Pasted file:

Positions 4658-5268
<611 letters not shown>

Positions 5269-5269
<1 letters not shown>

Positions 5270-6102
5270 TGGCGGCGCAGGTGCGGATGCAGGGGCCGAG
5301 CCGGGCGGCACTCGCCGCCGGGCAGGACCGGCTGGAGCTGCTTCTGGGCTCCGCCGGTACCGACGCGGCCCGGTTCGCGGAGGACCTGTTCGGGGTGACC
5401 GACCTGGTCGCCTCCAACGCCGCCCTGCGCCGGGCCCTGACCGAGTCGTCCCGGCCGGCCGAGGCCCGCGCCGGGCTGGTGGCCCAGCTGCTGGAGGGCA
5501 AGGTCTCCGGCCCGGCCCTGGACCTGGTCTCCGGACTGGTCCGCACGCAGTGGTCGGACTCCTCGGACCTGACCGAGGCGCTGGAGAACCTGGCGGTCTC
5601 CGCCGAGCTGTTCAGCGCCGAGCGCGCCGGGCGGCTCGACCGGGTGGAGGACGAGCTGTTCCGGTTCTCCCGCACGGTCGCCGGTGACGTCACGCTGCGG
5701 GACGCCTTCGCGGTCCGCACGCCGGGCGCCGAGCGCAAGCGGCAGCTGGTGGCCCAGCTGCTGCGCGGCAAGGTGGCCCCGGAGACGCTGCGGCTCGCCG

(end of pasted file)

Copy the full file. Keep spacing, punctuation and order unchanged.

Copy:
Positions 4658-5268
<611 letters not shown>

Positions 5269-5269
<1 letters not shown>

Positions 5270-6102
5270 TGGCGGCGCAGGTGCGGATGCAGGGGCCGAG
5301 CCGGGCGGCACTCGCCGCCGGGCAGGACCGGCTGGAGCTGCTTCTGGGCTCCGCCGGTACCGACGCGGCCCGGTTCGCGGAGGACCTGTTCGGGGTGACC
5401 GACCTGGTCGCCTCCAACGCCGCCCTGCGCCGGGCCCTGACCGAGTCGTCCCGGCCGGCCGAGGCCCGCGCCGGGCTGGTGGCCCAGCTGCTGGAGGGCA
5501 AGGTCTCCGGCCCGGCCCTGGACCTGGTCTCCGGACTGGTCCGCACGCAGTGGTCGGACTCCTCGGACCTGACCGAGGCGCTGGAGAACCTGGCGGTCTC
5601 CGCCGAGCTGTTCAGCGCCGAGCGCGCCGGGCGGCTCGACCGGGTGGAGGACGAGCTGTTCCGGTTCTCCCGCACGGTCGCCGGTGACGTCACGCTGCGG
5701 GACGCCTTCGCGGTCCGCACGCCGGGCGCCGAGCGCAAGCGGCAGCTGGTGGCCCAGCTGCTGCGCGGCAAGGTGGCCCCGGAGACGCTGCGGCTCGCCG